0507 GMT October 21, 2017
In a preliminary restraining order issued Friday that applied only to the Syrian man and his family, US District Judge William Conley in Wisconsin said the plaintiff "is at great risk of suffering irreparable harm" if the directive is carried out, AFP reported.
The order marked the first ruling against the revised directive, which temporarily closes US borders to all refugees and citizens from six mainly-Muslim countries.
It denies US entry to all refugees for 120 days and halts for 90 days the granting of visas to nationals from Syria, Iran, Libya, Somalia, Yemen and Sudan.
The new order, unveiled Monday, is due to go into effect March 16. Lifting an indefinite Syrian refugee travel ban and reducing the number of blacklisted countries by removing Iraq, it replaces a previous iteration issued in January that was blocked in federal court.
In another legal challenge, the American Civil Liberties Union filed a complaint on behalf of several refugee assistance groups over the controversial executive order.
"Putting a new coat of paint on the Muslim ban doesn't solve its fundamental problem, which is that the Constitution and our laws prohibit religious discrimination," said Omar Jadwat, director of the ACLU's immigrant rights project.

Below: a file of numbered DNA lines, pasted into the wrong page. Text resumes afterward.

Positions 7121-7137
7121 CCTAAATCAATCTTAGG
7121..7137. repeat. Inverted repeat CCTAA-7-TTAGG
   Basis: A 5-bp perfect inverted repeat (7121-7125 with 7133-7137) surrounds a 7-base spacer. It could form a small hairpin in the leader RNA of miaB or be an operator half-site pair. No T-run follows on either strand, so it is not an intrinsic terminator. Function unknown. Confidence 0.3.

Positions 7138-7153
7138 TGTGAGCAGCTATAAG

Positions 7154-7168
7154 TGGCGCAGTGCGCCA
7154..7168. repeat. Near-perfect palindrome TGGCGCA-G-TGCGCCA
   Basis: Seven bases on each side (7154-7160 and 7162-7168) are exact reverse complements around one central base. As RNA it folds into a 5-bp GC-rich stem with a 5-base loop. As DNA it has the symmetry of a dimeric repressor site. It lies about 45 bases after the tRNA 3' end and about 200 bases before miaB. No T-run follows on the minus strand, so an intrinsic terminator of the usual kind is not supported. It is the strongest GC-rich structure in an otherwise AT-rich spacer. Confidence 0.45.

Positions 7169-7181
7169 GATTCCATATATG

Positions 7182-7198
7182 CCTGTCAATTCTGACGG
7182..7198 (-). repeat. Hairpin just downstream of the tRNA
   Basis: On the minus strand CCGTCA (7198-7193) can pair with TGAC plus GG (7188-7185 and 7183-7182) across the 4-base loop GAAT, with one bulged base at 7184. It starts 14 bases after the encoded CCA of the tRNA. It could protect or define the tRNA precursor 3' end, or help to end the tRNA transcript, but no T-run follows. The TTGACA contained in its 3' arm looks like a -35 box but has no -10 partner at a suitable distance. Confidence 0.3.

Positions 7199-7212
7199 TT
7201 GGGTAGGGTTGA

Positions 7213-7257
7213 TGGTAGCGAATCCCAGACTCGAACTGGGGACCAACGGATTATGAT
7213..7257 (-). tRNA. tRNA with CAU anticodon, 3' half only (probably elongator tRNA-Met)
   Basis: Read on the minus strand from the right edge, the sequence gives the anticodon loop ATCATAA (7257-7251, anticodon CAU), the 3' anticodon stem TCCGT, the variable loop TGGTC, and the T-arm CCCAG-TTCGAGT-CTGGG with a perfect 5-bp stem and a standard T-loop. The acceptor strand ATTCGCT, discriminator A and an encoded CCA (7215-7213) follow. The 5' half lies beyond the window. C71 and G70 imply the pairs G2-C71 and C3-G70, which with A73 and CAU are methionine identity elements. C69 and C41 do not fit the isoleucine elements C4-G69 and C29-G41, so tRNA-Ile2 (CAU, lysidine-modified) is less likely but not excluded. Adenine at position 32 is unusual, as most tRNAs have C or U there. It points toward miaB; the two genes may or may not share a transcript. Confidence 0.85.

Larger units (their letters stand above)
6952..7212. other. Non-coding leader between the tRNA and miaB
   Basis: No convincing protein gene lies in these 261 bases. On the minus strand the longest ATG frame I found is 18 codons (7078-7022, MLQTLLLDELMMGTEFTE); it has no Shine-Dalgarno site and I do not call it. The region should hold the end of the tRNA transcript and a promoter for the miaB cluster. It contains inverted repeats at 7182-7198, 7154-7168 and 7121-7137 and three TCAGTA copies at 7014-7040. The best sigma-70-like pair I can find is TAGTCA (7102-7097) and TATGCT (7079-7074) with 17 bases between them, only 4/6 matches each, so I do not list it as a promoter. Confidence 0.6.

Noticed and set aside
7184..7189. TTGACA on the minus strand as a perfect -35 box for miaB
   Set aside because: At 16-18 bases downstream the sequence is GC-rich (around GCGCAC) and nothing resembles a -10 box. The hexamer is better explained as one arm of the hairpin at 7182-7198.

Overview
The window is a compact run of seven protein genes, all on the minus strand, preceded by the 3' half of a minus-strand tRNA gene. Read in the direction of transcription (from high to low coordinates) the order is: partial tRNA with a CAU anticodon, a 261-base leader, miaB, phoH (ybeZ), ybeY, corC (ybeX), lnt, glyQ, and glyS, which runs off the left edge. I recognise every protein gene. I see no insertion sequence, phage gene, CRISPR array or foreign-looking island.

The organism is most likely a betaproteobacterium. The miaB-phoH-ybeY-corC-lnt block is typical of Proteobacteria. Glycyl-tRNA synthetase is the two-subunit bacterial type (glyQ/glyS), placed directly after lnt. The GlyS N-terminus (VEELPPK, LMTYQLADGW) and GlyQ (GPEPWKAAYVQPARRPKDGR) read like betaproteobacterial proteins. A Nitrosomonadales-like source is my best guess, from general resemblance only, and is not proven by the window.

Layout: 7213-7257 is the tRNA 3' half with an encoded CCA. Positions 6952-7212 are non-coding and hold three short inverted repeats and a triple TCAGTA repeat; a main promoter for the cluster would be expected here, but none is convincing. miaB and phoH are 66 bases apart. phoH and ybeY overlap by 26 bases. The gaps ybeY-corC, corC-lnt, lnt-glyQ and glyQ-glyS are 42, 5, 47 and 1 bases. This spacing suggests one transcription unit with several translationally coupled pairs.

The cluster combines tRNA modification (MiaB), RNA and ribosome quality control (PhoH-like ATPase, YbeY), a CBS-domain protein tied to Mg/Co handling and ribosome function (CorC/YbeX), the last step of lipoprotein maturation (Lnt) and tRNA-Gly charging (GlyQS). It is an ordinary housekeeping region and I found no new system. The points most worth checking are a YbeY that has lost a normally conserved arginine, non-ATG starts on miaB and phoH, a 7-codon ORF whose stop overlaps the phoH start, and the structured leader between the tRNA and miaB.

"The further President Trump goes down this path, the clearer it is that he is violating that basic rule."
The ACLU, the preeminent US civil liberties group, and the National Immigration Law Center brought the suit on behalf of the International Refugee Assistance Project and the refugee resettlement group HIAS, as well as several individuals.
The suit alleges that the new executive order violates the constitutional protection of freedom of religion in that it is "intended and designed to target and discriminate against Muslims, and it does just that in operation."
A federal judge in Maryland, Theodore Chuang, has scheduled a hearing in the case for March 15 – the day before the measure is due to take effect.
'Still a Muslim ban'
Separately, a federal judge in Seattle who issued a nationwide halt to Trump's original travel restrictions denied a motion to have the same ruling apply to the modified measures, saying at least one of the parties must first file additional court papers.
The state of Maryland said it would join Monday the suit filed by the attorney general from Washington state, which also has the support of Massachusetts, Minnesota, New York and Oregon.
The state of Hawaii has filed a separate complaint, and a hearing in that case on whether to impose a national restraining order is set for March 15 as well.